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Ten regional-haul drivers, whose experience ranges from one year to 42 years, will participate in the Regional Run on Less fuel efficiency roadshow from Oct. 7 through Oct. 25, the North American Council for Freight Efficiency announced Sept. 10.
“We are really excited about this event. Sometimes this sector is a bit hidden, but 45% of Class 8 production is for day cabs,” NACFE Executive Director Mike Roeth said. NACFE is sponsoring the event, along with Shell Lubricants and Rocky Mountain Institute.
The drivers, with their experience, company and tractor-engine:
• Louis Scaruffi, 42 years, C&S Wholesale Grocers, 2019 Volvo VNR day cab with Volvo D13 engine
• Mark Casey, 1 year, Hirschbach, 2019 Freightliner Cascadia sleeper with Detroit DD15 engine
• Glen Williams, 30 years, Hogan Transportation, 2020 International LT day cab with Cummins X15 engine
• Dustin Whitener, 11 years, J.B. Hunt, 2019 International LT sleeper with Cummins X15 engine
• Rita Bare, 20 years, Meijer, 2019 Freightliner Cascadia with Detroit DD13 engine
• Lou Martinez, 14 years, PepsiCo, 2019 Peterbilt 579 day cab with Paccar MX-11 engine
• Travis Lauer, 4 years, Ploger Transportation, 2018 Volvo VNR sleeper with Volvo D11 engine
• Michael Tam, 2 years, Schneider, 2019 Freightliner Cascadia sleeper with Detroit DD15 engine
• Beau White, 36 years, Southeastern Freight Lines, 2019 Kenworth T680 day cab with Cummins X15 engine
• Darin Salgado, 32 years, UPS, 2019 Kenworth T680 day cab with Westport 12G engine
They will drive trucks from various truck makers equipped with a variety of technologies that improve fuel efficiency.
The initial Run on Less showcase in 2017 involved seven over-the-road trucks — totaling 50,107 miles over 99 driver-days, including battles with hurricanes Harvey and Irma — and they topped the initial goal of 9 mpg by posting a final average of 10.1.
The regional run has no such goal because the conditions are too diverse, Roeth said. Some trucks are fully loaded, others not, the stops per day differ, the routes vary as do the speeds they operate at, he explained.
“It’s not in the cards; that expectation isn’t there,” Roeth said. “We’ll start seeing and measuring as the run progresses.”
Regional-haul duty cycles are very challenging, Roeth added, with routines that can involve frequent stops, the need for tight maneuverability in urban settings and drop-and hook situations that increase pre-trip inspections — all done on routes of 300 miles or less.
“It’s clear to us that these 10 fleets are giving us a glimpse into the future,” Roeth said.
“In our regional report, we talked about technologies emerging that would help organize, or marshal, freight,” he added. “The best example is relay freight [or a handoff between drivers who meet, switch trailers, then head home]. Think about the effect on the shortage of truck parking. And the drivers are getting their full hours of service.”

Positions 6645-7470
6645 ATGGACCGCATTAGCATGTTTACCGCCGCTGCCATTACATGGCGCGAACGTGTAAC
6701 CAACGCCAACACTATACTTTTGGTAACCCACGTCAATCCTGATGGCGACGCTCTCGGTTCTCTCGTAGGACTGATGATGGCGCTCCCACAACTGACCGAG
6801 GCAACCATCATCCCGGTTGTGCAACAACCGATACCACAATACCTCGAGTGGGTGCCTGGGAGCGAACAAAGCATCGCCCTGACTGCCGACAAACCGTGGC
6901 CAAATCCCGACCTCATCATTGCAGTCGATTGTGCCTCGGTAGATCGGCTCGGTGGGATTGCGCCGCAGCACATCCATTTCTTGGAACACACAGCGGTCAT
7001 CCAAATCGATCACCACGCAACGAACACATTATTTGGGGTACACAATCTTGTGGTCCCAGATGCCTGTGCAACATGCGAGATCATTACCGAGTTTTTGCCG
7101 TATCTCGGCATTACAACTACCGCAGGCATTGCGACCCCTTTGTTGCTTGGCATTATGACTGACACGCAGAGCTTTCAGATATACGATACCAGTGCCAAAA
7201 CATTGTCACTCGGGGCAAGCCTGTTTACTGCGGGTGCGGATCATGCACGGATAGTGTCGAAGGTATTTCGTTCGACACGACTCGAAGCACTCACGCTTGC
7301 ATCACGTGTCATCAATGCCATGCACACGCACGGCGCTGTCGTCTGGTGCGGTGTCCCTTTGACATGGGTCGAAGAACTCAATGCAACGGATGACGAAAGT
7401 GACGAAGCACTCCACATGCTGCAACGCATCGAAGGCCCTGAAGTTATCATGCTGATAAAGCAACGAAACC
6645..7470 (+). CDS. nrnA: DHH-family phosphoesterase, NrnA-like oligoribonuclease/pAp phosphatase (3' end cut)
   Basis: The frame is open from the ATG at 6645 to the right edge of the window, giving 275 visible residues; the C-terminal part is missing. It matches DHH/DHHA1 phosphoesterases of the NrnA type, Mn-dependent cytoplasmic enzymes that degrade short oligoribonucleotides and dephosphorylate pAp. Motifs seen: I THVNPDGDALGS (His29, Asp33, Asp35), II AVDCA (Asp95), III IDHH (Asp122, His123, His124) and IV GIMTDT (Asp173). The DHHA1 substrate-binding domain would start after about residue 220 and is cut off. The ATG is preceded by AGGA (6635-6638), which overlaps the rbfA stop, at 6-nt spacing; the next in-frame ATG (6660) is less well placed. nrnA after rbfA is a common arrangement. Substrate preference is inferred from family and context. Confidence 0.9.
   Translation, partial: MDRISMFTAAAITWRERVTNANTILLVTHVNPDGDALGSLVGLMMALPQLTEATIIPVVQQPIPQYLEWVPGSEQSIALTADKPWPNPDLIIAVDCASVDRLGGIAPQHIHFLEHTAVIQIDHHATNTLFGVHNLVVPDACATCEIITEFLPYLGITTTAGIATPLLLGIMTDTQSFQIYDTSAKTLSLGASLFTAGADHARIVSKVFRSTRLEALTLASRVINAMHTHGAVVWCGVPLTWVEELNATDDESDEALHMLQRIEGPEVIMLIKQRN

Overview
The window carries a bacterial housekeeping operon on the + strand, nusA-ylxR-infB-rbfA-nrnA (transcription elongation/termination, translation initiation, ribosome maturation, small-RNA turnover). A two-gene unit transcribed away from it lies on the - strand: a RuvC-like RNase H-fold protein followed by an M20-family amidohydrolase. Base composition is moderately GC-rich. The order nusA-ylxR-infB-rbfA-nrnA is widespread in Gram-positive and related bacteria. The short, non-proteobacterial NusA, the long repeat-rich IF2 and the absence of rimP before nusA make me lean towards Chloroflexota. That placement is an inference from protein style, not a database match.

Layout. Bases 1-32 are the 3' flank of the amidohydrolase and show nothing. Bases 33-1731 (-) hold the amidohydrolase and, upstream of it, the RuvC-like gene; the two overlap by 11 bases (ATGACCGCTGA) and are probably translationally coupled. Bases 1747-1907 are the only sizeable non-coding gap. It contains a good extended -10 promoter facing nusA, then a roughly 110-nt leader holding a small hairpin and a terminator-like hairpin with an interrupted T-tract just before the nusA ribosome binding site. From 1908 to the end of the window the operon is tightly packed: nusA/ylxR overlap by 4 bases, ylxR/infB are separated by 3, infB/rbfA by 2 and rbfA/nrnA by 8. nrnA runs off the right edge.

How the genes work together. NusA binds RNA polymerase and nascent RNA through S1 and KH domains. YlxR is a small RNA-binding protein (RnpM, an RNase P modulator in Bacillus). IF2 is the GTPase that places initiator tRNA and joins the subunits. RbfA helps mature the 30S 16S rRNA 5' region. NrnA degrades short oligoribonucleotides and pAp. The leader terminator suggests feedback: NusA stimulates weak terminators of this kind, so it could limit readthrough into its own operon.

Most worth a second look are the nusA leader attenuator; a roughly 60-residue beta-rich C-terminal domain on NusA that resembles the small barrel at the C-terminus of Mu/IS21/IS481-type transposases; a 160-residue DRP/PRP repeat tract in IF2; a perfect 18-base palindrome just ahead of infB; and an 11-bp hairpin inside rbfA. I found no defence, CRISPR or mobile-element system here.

UPS is using compressed natural gas fuel on its out-and-back run from Phoenix to Chirico Summit, Calif. It typically costs less than diesel.
“We use a lot of fuel, and we want to do everything we can to save every bit we can,” UPS Fleet Manager Tony Coleman said.
For instance, the UPS truck has trailer skirts, low-rolling-resistance tires, cab side extenders, roof fairing, fuel tank skirts and a device called TruckWings that automatically unfolds at highway speeds to close the gap between the tractor and the trailer.
J.B. Hunt has a dedicated fleet of 55 trucks hauling for a mattress company. The driver there in the regional showcase starts out at 3 a.m. and makes three, four or six stops depending on the load, which the driver unloads.
Among other features, the truck has a composite side skirt with a second strip of more flexible plastic material along the bottom edge, which helps prevent damage to the skirt from crossing curbs or railroad tracks.
The truck also has a shorter cab-to-axle distance, which reduced the trailer gap.
“We get about a percent gain in mpg,” said Tommy Cottingham, director of maintenance equipment procurement for J.B Hunt.
Meanwhile, Southeastern Freight Lines spends about $400,000 a day on fuel.
“Just a .1 increase in fuel efficiency is worth about $2 million” per year, said Kerry Stritt, vice president of fleet services at Southeastern.
The company says the marriage between the engine and transmission is the biggest contributor to fuel efficiency. The truck in the showcase is using a Cummins X15 400 HP engine and an Eaton Smart Advantage automated manual transmission that “talk” to each other.
Other gains come from the modular decking system Southeastern can tailor itself so the average load goes up, fewer vehicles go out, mileage comes down and congestion is reduced, as is wear and tear on the vehicles.
Other fuel-saving measures the fleets use, in some combination, include: active cruise control, drive tire inflation, wide-base single tires, wheel covers, low front bumper, diesel-powered auxiliary power units and battery-powered HVAC systems.
In related news, NACFE during the run will hold three webinars on advanced technologies that eventually could play a big role at regional fleets: hydrogen, Oct. 8; connectivity, Oct. 15; and commercial battery electric vehicles, Oct. 23.